Innovative study in Bosque Pehuén analyzes habitat use in three-dimensional environments of the vertical profile of temperate rainforests in Chile

The purpose of the research was to understand how wildlife uses the whole vertical profile of the forest and to analyze possible interactions between different species and vertical forest strata, using camera traps and species occupancy models.

The study, entitled “Habitat use in three-dimensional environments: A camera-trap assessment of vertical profile use by wildlife in the temperate forests of Chile“, was carried out in the area under private protection (APP) managed by Fundación Mar Adentro, Bosque Pehuén, in the Andean Araucanía, and was prepared by Dr. Iván Díaz, together with Javier Godoy-Güinao, Eduardo A. Silva-Rodríguez and Brayan Zambrano, from the Laboratory of Biodiversity and Canopy Ecology of the Universidad Austral de Chile, the Austral Patagonia Program, the Research Center for Sustainability, and the Doctoral Program in Conservation Medicine of the Universidad Andrés Bello.

 It should be noted that this study is one of the first of its kind in Chile, and complements a little explored area of research on wildlife in the forest, which is usually monitored from the ground and does not consider the vertical structure of the forest as a habitat of various species. This may be due to the technical implications and difficulties involved in studies of fauna in the canopy (for example, installation of camera traps at high altitudes, specialized technical equipment, among others). This lack of attention to the upper layer of the forest could lead to biases in estimates of abundance, occupancy, size of the species’ distribution area and activity patterns of the species that use the vertical profile of the forests. For the team of researchers, understanding how wildlife use the vertical structure in temperate rainforests is highly relevant to “provide important information for forest wildlife conservation, monitoring and management” (Walther, 2003 cited by Godoy et al.2023)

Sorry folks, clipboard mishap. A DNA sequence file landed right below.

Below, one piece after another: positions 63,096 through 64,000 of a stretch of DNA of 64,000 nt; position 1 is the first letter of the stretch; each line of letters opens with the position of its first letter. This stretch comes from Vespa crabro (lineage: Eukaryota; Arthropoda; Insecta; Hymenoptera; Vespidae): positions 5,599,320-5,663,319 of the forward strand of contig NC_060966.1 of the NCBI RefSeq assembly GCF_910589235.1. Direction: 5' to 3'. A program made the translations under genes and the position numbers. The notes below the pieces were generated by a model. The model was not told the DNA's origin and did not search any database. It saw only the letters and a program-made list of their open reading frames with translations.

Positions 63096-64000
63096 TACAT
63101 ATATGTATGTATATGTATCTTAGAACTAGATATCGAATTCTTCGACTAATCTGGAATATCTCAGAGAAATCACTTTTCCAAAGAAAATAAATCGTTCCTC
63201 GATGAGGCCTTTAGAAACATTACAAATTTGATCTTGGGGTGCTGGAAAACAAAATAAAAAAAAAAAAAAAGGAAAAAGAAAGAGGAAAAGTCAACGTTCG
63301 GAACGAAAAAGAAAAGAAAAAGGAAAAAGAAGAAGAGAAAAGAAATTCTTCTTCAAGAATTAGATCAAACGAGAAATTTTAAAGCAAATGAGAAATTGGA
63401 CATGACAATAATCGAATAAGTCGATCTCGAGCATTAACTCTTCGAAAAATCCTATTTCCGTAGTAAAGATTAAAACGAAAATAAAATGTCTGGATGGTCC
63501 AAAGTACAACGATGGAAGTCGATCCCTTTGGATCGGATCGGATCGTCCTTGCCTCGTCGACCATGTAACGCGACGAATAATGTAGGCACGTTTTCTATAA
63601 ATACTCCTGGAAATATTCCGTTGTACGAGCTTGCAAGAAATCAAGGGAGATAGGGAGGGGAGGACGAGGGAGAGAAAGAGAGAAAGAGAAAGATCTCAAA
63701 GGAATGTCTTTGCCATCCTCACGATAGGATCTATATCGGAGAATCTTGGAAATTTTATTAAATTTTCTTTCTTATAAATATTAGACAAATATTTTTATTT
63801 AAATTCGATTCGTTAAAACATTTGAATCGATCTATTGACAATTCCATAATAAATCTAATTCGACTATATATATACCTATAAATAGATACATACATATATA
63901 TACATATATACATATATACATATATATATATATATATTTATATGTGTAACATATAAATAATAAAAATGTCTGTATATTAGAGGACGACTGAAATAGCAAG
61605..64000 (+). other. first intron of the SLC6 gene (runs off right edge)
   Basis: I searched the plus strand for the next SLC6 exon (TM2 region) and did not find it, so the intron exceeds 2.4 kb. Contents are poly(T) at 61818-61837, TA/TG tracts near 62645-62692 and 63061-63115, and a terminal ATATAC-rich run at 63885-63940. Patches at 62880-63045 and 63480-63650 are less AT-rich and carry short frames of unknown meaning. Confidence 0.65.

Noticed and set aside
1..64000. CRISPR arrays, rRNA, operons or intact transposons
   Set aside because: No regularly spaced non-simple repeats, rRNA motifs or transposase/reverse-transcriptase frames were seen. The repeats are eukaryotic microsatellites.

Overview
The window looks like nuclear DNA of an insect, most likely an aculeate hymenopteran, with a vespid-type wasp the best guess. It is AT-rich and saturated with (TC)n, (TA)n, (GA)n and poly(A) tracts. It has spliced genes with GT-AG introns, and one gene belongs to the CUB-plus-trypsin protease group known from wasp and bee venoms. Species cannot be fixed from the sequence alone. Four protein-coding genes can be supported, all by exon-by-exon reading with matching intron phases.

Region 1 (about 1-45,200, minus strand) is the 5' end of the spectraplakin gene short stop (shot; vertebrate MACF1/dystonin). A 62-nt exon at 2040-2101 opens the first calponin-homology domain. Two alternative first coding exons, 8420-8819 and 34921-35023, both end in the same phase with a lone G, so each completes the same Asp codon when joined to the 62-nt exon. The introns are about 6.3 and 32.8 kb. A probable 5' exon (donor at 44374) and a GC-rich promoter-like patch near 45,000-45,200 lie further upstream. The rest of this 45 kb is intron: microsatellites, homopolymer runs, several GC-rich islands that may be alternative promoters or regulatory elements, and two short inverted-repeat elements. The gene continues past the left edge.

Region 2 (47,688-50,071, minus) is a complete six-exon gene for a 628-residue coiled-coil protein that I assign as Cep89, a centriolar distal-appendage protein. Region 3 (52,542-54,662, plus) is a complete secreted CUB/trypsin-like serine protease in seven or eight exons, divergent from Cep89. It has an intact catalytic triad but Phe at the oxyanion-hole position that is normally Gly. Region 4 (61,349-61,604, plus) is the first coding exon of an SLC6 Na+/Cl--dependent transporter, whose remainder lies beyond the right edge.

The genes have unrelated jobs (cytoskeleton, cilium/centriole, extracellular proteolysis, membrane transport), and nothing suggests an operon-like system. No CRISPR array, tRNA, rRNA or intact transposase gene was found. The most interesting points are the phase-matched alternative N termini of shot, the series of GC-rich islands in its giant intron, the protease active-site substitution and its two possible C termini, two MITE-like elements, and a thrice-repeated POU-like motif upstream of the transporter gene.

For this research, four vertical strata were defined (forest floor, understory, lower
canopy, and upper canopy)that range from 0 to 32 m from the ground, and 16 camera traps were installed for each of these. The cameras were active 24 hours a day between January and April 2019. The use of each stratum by seven different taxa or species was analyzed using species occupancy models. Twenty-four vertebrate taxa were detected, including 17 birds, six mammals, and one reptile.

 The occupancy models showed that rodents and two species of birds were associated with the forest floor or lower strata (floor and understory), while a furnarid bird (a family of birds to which the “rayadito” and other species belong) and a marsupial (monito del monte) used the vertical profile more frequently than the forest floor. Finally, the lizard and a furnarid bird preferentially used the upper and lower canopy. And for all but one of the species, the activity patterns were similar between the upper and lower strata of the forest.

 The results suggest that vertical heterogeneity and forest stratification, expressed as the presence and connectivity of different vegetation strata (trees, lianas and climbing plants, shrubs, sub shrubs and herbs) play an important role in how fauna is distributed in forest ecosystems, and this should be considered in forest biodiversity assessments.